The additive used in the electrolyte of the present invention is a 2-sulfobenzoic acid cyclic anhydride (SBACA) compound represented by the formula 1:
Preferably, the 2-sulfobenzoic acid cyclic anhydride (SBACA) compound is used in an amount of 0.1 to 10.0 wt. %.
Although not generally used in the manufacture of a battery, the additive is employed for the special purposes to enhance the characteristics, for example, use life, high discharge rate at low temperature, high-temperature stability, prevention of overcharge and swelling at high temperature, etc. The additive is used in the present invention in order to prevent decomposition of the solvent by the destruction of the SEI layer at a high temperature and thereby to enhance the performance of the battery.
It is to be understood that both the foregoing general description and the following detailed description of the present invention are exemplary and explanatory and are intended to provide further explanation of the invention as claimed.
Hereinafter, the present invention will be described in detail by way of the following examples and comparative example, which are not intended to limit the scope of the present invention.
A lithium-ion battery was prepared according to the following procedures.
LiCoO2 as an anodic active material, PVDF as a binder and carbon as a conductive agent were mixed at a predetermined weight ratio and dispersed in N-methyl-2-pyrrolydone to prepare slurry for an anode. The slurry was coated on a 15 μm thick aluminum foil and subjected to drying and rolling to form an anode.
Crystalline artificial graphite as a cathodic active material and PVDF as a binder were mixed at a predetermined weight ratio and dispersed in N-methyl-2-pyrrolidone to prepare slurry for a cathode. The slurry was coated on a 12 μm thick copper foil and subjected to drying and rolling to form a cathode.
The anode, the cathode and a 25 μm thick polyethylene (PE)/polypropylene (PP) separator were used to assemble an aluminum laminated lithium-ion cell(34 mm×48 mm×4.2 mm).
Subsequently, LiPF6 as an electrolytic salt was dissolved in a solvent comprising EC, DMC and EMC (at a weight ratio of 1:1:1) to become 1.0M. To this solution was added 1.0 wt. % of 2-sulfobenzoic acid cyclic anhydride was added to prepare an electrolyte, which was used together with above cell to fabricate a battery.
The procedures were performed in the same manner as described in Example 1, excepting that 2.0 wt. % of 2-sulfobenzoic acid cyclic anhydride was added to prepare the electrolyte.
The procedures were performed in the same manner as described in Example 1, excepting that 5.0 wt. % of 2-sulfobenzoic acid cyclic anhydride was added to prepare the electrolyte.
The procedures were performed in the same manner as described in Example 1, excepting that no additive was used in the electrolyte.
The batteries prepared in the above examples were charged under a constant current-constant voltage (CC-CV) condition using a current of 120 mA and a charge voltage of 4.2 V, and kept for one hour. The batteries were discharged to 2.5 V with a current of 120 mA and kept for one hour.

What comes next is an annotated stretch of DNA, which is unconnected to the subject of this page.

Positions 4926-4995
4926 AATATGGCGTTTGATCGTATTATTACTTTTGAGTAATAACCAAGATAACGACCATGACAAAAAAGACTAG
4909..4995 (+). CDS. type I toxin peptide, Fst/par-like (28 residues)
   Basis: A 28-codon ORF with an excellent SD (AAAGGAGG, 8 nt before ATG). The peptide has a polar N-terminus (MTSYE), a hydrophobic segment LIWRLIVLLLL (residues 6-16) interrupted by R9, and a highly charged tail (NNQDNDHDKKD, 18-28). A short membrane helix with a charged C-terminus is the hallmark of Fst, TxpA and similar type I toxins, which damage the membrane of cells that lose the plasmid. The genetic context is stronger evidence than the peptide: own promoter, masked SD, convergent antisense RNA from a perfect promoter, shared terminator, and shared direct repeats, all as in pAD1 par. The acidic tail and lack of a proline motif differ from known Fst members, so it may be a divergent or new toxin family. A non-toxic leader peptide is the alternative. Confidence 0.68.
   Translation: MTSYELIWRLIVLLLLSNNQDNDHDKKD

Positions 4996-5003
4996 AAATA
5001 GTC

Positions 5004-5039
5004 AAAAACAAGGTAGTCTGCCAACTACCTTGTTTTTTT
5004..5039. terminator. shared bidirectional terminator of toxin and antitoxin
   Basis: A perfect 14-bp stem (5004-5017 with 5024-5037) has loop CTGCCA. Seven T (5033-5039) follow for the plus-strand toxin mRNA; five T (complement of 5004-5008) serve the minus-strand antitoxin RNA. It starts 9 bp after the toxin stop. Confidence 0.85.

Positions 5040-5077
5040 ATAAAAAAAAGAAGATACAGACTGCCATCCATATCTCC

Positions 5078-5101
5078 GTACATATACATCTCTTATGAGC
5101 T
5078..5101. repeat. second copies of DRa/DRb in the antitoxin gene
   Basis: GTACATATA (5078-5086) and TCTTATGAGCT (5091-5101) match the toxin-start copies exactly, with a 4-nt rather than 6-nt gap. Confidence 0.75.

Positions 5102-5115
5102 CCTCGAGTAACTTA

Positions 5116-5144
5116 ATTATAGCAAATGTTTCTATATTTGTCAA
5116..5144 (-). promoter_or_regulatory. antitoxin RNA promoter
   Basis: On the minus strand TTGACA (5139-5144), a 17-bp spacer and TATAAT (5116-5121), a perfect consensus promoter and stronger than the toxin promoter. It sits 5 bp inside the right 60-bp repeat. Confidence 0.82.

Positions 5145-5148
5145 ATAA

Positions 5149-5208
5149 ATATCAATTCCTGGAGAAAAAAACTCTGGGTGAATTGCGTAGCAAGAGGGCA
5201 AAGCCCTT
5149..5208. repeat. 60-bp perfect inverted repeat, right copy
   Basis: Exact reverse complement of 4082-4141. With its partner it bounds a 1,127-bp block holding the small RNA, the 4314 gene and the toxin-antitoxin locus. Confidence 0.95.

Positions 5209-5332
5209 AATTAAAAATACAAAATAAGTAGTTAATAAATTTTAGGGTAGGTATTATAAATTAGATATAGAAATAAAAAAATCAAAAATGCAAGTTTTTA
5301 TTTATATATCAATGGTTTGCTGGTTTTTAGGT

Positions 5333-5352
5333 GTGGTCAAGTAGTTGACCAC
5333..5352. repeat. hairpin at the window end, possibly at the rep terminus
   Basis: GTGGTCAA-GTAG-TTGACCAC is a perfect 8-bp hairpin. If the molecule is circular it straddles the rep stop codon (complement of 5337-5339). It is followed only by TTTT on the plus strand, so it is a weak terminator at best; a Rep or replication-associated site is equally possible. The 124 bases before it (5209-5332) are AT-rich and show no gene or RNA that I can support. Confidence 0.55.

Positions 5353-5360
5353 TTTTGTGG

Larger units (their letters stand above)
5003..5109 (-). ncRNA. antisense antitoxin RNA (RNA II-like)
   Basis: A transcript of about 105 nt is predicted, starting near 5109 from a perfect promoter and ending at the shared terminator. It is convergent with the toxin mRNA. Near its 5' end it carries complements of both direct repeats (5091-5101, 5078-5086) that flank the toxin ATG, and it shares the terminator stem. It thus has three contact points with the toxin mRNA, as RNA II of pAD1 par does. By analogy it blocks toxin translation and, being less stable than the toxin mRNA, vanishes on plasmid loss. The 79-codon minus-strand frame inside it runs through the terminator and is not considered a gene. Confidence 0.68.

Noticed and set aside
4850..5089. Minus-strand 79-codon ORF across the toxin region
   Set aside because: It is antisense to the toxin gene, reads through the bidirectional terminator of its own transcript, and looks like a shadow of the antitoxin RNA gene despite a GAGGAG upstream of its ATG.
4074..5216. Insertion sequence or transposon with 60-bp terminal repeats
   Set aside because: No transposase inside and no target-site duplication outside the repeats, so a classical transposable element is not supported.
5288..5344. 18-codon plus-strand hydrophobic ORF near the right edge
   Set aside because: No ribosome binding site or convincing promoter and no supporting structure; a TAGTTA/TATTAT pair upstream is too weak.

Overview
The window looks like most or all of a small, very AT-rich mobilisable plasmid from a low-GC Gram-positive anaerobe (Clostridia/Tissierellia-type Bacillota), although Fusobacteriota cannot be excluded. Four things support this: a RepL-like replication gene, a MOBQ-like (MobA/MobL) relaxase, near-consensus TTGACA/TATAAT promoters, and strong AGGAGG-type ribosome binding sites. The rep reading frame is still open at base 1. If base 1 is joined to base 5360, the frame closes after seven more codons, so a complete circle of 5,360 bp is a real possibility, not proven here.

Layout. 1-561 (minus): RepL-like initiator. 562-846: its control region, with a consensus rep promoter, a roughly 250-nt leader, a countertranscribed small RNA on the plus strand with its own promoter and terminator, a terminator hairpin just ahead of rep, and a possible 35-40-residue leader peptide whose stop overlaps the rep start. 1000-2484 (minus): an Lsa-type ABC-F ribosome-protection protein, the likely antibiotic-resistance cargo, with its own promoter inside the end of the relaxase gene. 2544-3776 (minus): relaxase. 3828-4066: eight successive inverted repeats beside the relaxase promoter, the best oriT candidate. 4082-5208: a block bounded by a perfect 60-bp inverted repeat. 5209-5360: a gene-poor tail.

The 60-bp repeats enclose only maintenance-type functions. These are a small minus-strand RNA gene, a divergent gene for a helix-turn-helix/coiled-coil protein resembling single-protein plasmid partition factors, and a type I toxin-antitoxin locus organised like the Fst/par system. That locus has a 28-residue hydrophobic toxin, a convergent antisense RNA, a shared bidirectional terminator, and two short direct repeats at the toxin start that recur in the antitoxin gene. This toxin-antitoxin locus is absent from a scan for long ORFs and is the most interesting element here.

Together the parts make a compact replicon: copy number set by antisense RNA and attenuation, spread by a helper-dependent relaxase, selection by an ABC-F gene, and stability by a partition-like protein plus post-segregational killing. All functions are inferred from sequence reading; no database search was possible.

After removal of a gas generated, the batteries were again charged under a CC-CV condition using a current of 120 mA and a charge voltage of 4.2 V, and kept for one hour. The batteries were discharged to 2.5 V with a current of 120 mA and kept for one hour.
This procedure was performed twice and the batteries were charged with a current of 300 mA and a charge voltage of 4.2 V for 3 hours.
To determine the change in the thickness of the batteries at high temperature, the charged batteries were measured in regard to the thickness and kept at 85° C. in a hot chamber for 4 days. After 4 hours and 96 hours, the measurements of the thickness change rate were performed again. The results of the measurements are presented in Table 1.
As can be seen from Table 1, the swelling of the battery at a high temperature after a full charge was highly prevented in the embodiments of the present invention that used 2-sulfobenzoic acid cyclic anhydride as an additive, compared to the comparative example using no additive.
To measure the capacity maintaining performance of the batteries, the batteries kept at a high temperature of 85° C. for 4 days were measured in regard to the discharge capacity. The results are presented in Table 2.
Residual discharge capacity after storage at 85° C.
The measurements showed that the examples of the present invention using 2-sulfobenzoic acid cyclic anhydride as an additive were equivalent or superior to the comparative example using no additive in regard to discharge capacity after a long-term storage at a high temperature.
As described above, the electrolyte for lithium-ion secondary battery according to the present invention contains 2-sulfobenzoic acid cyclic anhydride as an additive, which forms a uniform SEI layer of high performance to enhance the performance of the battery and prevents destruction of the SEI layer at a high temperature to reduce swelling of the battery caused by a gas generated from decomposition of the electrolyte.
The forgoing embodiments are merely exemplary and are not to be construed as limiting the present invention. The present teachings can be readily applied to other types of apparatuses. The description of the present invention is intended to be illustrative, and not to limit the scope of the claims. Many alternatives, modifications, and variations will be apparent to those skilled in the art.
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|Citing Patent||Filing date||Publication date||Applicant||Title|
|CN100561794C||Sep 27, 2008||Nov 18, 2009||华南师范大学||Lithium ion battery electrolyte and its preparation method as well as lithium ion battery having the elctrolyte|
|U.S. Classification||429/336, 429/330, 429/326, 429/340|
|International Classification||H01M4/48, H01M6/16, H01M10/40, H01M10/36, H01M4/52, H01M10/42, H01M4/02, H01M4/58|
|Cooperative Classification||H01M2300/004, H01M4/587, H01M10/0568, H01M4/525, H01M10/0567, H01M4/485, H01M10/0525, H01M10/4235|
|European Classification||H01M10/0567, H01M10/0568, H01M10/42M|
|Aug 26, 2004||AS||Assignment|
Owner name: E SQUARE TECHNOLOGIES CO. LTD, KOREA, REPUBLIC OF
Free format text: ASSIGNMENT OF ASSIGNORS INTEREST;ASSIGNORS:KIM, YOUNG-GYU;KIM, SEUNG-KEE;KIM, MIN-SEONG;AND OTHERS;REEL/FRAME:015087/0445
Effective date: 20040401
|Apr 23, 2012||REMI||Maintenance fee reminder mailed|
|Sep 9, 2012||LAPS||Lapse for failure to pay maintenance fees|
|Oct 30, 2012||FP||Expired due to failure to pay maintenance fee|
Effective date: 20120909